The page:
If you could fire a six-shooter over the Internet, Greg "Fossilman" Raymer might have been a dead man. Two years ago, the future World Series of Poker champion was playing a Hold 'Em variation called Omaha Hi-Lo online. Facing two players, one with few chips who appeared to be betting too strongly, Raymer sensed weakness. He raised to draw in that dead-money player, hoping to scare off the potential threat from the player in the middle. But the middle player didn't back down. Raymer won a huge pot.
As the middle player saw his virtual chips (and real dollars) slide away, he snapped: Raymer and the weak player, he shouted over the site's instant messenger, were colluding against him. In another era, the middle player might have thrown the table, pulled a gun, and cleared the saloon. Instead he filed a complaint with PokerStars.com.
"I wasn't colluding with [the weak player]. I was taking advantage of his" low chip count, Raymer, 40, said he told the site. "That's not illegal."
It's not, but his accuser's suspicion wasn't unusual either. In an anonymous world where everyone is after your money, and where lying and preying on the weak are encouraged, it's easy to get paranoid that others are cheating. And in fact, others are cheating—or trying to. The same qualities that have made the rest of the Internet a wonderland for deviants, thieves, and nihilists of all stripes—near-perfect anonymity, the ease of taking on multiple personas—encourage behavior most would be too scared to try at a poker game on the Vegas strip. As the Web poker fad has exploded ($178,873,992 was up for grabs in online tournaments on Sunday alone, according to PokerPulse.com) the possibilities for cheating have grown. In 1999, for example, a flawed shuffling algorithm at PlanetPoker.com leaked out, allowing players who'd studied it to win at will. Rumors about players, hackers, and even the sites themselves screwing the system are rampant on discussion boards like rec.gambling.poker.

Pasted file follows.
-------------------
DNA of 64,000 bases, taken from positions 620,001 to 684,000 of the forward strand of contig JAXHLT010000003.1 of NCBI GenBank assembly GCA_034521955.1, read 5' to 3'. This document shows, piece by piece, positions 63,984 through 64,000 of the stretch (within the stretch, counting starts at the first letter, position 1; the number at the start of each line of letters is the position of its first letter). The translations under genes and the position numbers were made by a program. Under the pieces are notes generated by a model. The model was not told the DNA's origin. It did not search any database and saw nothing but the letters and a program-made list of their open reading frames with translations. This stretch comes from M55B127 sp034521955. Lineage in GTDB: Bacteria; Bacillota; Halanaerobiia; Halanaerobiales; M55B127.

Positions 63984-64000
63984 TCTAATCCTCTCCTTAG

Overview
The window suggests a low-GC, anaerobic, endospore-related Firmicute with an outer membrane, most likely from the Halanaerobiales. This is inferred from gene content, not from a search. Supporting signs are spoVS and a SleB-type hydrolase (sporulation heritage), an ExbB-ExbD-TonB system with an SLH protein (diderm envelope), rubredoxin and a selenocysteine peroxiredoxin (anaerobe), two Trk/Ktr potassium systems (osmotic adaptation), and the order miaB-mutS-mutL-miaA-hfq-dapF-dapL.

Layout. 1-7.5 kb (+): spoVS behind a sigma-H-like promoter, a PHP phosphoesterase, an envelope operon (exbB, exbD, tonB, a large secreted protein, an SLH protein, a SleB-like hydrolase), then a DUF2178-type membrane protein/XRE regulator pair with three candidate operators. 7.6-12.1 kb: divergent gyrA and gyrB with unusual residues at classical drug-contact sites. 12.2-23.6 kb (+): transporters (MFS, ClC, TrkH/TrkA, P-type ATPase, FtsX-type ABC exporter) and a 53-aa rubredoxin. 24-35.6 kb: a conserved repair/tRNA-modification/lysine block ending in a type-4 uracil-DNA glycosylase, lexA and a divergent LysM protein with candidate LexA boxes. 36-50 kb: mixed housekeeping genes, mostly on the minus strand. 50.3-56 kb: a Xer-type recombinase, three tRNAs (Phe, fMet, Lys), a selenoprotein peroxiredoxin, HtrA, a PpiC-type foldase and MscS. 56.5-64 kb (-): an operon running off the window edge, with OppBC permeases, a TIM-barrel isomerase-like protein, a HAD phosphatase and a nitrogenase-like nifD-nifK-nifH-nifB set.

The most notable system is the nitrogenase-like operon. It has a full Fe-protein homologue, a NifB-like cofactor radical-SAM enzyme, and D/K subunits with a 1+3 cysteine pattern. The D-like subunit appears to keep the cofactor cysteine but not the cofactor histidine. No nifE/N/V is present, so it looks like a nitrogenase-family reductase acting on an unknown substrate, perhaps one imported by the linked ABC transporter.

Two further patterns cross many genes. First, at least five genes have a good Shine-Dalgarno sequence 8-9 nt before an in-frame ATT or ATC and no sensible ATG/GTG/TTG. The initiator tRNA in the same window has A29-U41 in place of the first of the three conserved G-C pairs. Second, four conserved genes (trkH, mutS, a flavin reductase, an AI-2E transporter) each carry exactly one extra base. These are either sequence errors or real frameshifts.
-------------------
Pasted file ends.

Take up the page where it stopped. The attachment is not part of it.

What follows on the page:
Here's what they're talking about:
Collusion. This is the most common form of cheating, in which several players at the same table (or one player using multiple computers) share information. Raymer was accused of "foot-sawing," where a weak-handed player helps out a strong-handed co-conspirator by staying in the game and raising to convince others to bet more.
But there's a catch. Good colluders have to be able to play their combined hands well, and they have to win enough for it to be worthwhile after dividing their money throughout the group. Experts say you're more likely to find collusion in lower-money games with empty seats—places where cheaters can make up a larger percentage of the table and are less likely to face experts. As a result, their takes are bound to be smaller. So despite the multiple cases each day on PokerStars, most colluders lose money, said the site's poker room manager, Lee Jones.
Software cheats. The marketers of "Cheat On Poker v.1.2" promised "special tracking software that helps you to track the hand of every opponent at your e-poker table!" In the interest of journalism—and since none of my friends would collude with me—this was the method I chose to test.
Guess who got cheated. For $29.95, I got an unwieldy odds calculator bundled with useless shareware. My attempts to use it in fake-money games got me closer to arthritis than a seat on the World Poker Tour. It took so long to log my hand, community cards, and opponents' possible cards that I nearly missed two betting turns. If tricking your opponents into believing you're fading in and out of a coma constitutes an advantage, it was lost on the half-dozen anonyms siphoning off my fake money.